ADP-ribosylation is a protein modification process that occurs widely in
pathogenic mechanisms, intracellular signaling systems, DNA repair, and cell
division. The reaction is catalyzed by ADP-ribosyltransferases which transfer
the ADP-ribose moiety of NAD to a target protein with nicotinamide release.
This stereospecific reaction is catalyzed by mono- and poly-ADP-ribosyltransferases (mARTs and pARTs). mARTs catalyze the transfer of a single
ADP-ribose moiety onto a specific amino acid side chain of a target protein;
pARTs (also designated poly-ADP-ribose-polymerases or PARPs), additionally can
catalyze the elongation and branching of ADP-ribose units on ADP-ribosylated
targets (see <PDOC51059>). The mART subfamily includes many well-known
bacterial toxins as well as a number of mammalian and avian ecto-enzymes:
Clostridium botulinum C3 exoenzyme inactivates the small GTP-binding
protein family Rho by ADP-ribosylating asparagine 41, which depolymerizes
the actin cytoskeleton .
Clostridium botulinum C2 toxin is composed of the enzyme component C2-I,
which ADP-ribosylates actin, and the binding and translocation component
C2-II, responsible for the interaction with eukaryotic cell receptors and
the following endocytosis .
Clostridium perfringens type E Iota-toxin is an ADP-ribosylating toxin
(ADPRT) that ADP-ribosylates actin, which is lethal and dermonecrotic in
Salmonella typhimurium Mono(ADP-ribosyl)transferase SpvB, a virulence
Bacillus cereus vegetative insecticidal protein (VIP2), an insect-targeted
Bacillus cereus Certhrax Toxin, an Anthrax-related ADP-ribosyltransferase.
It has two domains, one that binds protective antigen and another that has
ADP-ribosyltransferase activity .
Pseudomonas syringae type III effector HopU1, a mono-ADP-ribosyltransferase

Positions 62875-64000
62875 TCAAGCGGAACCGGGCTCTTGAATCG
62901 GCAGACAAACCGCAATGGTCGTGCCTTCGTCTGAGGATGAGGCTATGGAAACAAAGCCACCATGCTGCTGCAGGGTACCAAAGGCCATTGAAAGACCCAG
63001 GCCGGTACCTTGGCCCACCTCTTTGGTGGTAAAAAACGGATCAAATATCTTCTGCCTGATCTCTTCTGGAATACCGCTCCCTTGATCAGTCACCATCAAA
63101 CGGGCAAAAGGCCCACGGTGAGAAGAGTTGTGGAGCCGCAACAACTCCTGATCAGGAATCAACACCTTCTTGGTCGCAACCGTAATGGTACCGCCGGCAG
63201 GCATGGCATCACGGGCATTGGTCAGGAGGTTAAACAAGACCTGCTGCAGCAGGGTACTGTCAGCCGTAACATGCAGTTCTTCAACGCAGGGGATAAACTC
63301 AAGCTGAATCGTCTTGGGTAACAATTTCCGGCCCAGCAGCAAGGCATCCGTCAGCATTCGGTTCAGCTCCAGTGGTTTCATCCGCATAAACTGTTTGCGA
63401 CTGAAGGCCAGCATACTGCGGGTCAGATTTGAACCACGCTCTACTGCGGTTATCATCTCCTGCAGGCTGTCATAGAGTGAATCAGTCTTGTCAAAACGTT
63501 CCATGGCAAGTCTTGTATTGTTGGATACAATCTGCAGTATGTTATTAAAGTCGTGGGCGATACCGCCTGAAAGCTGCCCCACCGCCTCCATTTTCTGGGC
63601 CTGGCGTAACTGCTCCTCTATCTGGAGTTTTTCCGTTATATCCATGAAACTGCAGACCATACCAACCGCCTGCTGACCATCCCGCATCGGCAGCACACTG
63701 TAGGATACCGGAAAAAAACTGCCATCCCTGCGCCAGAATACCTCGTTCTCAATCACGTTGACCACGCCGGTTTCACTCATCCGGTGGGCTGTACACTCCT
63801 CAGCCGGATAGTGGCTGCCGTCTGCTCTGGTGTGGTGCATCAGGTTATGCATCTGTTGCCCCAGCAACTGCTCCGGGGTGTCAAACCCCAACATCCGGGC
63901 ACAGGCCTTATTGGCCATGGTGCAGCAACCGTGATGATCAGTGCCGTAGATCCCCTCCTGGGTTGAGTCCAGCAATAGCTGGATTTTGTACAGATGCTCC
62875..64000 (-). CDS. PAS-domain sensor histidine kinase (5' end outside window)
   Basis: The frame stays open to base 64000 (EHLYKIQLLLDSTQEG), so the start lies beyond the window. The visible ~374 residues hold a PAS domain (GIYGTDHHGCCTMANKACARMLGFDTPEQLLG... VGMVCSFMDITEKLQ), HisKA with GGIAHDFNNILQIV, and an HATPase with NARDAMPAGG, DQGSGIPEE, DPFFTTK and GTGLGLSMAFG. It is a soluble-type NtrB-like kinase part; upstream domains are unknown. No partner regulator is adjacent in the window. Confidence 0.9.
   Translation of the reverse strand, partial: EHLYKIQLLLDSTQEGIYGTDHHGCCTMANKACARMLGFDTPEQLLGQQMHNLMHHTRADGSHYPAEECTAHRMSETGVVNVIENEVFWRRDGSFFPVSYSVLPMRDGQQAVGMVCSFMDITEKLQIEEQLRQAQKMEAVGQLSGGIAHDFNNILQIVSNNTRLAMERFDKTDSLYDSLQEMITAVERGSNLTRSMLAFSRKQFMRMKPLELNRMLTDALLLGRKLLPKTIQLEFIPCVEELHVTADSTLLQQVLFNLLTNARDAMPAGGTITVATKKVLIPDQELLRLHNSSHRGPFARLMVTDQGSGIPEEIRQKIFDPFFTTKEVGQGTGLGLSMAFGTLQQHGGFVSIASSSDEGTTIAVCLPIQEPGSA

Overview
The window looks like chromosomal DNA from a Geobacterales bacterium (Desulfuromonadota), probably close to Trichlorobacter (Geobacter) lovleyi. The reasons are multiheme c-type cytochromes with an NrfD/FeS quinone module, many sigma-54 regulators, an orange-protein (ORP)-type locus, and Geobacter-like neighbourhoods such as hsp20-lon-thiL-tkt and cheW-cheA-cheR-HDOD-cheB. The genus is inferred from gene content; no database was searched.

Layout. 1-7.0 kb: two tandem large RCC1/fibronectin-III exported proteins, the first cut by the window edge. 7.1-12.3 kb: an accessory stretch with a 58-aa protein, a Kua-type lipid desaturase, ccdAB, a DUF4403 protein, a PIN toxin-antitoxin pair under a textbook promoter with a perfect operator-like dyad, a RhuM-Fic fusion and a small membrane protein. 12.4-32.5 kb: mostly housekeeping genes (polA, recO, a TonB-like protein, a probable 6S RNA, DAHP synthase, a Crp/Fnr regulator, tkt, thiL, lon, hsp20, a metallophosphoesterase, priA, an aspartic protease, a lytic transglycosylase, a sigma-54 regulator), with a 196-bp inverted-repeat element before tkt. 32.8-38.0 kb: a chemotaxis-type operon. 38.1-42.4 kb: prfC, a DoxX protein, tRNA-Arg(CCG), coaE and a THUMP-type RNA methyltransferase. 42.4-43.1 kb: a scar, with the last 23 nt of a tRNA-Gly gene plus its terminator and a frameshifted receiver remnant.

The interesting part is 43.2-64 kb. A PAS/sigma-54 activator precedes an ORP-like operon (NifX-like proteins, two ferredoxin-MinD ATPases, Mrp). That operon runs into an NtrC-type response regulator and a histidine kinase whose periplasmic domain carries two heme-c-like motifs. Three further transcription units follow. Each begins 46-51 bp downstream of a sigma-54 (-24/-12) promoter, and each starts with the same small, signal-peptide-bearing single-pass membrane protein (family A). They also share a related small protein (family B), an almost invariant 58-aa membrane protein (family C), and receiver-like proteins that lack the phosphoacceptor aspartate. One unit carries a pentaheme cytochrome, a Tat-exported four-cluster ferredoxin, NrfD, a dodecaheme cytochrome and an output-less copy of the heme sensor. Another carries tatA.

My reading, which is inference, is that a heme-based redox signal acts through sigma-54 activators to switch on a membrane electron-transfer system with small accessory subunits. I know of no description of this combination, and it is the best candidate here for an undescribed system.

that is injected into plant cells by the type III protein secretion system.
Inside the plant cell it suppresses immunity by modifying RNA-binding
proteins including the glycine-rich RNA-binding protein GRP7 .
Xanthomonas axonopodis pv. citri (Xac) XopAI, a putative type III effector.
Iit has been suggested to be a pathogenicity factor for citrus canker.
XopAI uses an altered mART domain to bind its own N-terminal peptide
containing a conserved Arg residue .
Mammalian toxin-related ecto-ADP-ribosyltransferases family [Glowacki].
Most known mARTs transfer ADP-ribose onto arginine residues (see <PS01291>).
Some enzymatically inactive mART domains, for example, the N-terminal domains
of C2 and VIP2 toxins, have acquired a new, protein-binding function.
The mART domain adopts a mixed α/β-fold with a characteristic β-sandwich structure. Each domain core is formed mainly by perpendicular packing
of a five-stranded mixed β-sheet against a three-stranded antiparallel
β-sheet. The three-stranded sheet is flanked by four consecutive α-helices and the five-stranded sheet by an additional α-helix. A central
cleft, which is formed between the four consecutive α-helices and the
five-stranded β-sheet and lined by an α-helix and four β-strands,
forms the NAD binding pocket (see <PDB:1QS1>). Catalytically active TR mART
domains hallmark catalytic residues in the active site. Specifically, (i) a
catalytic Arg preceded by an aromatic residue aids in NAD(+) binding and
scaffolding of the active site, (ii) a Ser-Thr-Ser motif on a β-strand
stabilizes the NAD(+) binding site, (iii) the ADP-ribosyl-turn-turn (ARTT)
loop contains a catalytic Glu responsible for the ADP-ribosyltransferase
activity and a Gln/Glu two residues upstream that may participate in substrate
recognition, and (iv) a “phosphate-nicotinamide” (PN) loop contributes to
NAD(+) binding through hydrogen bonds with an Arg and aromatic residues.
The profile we developed covers the entire TR mART core domain.
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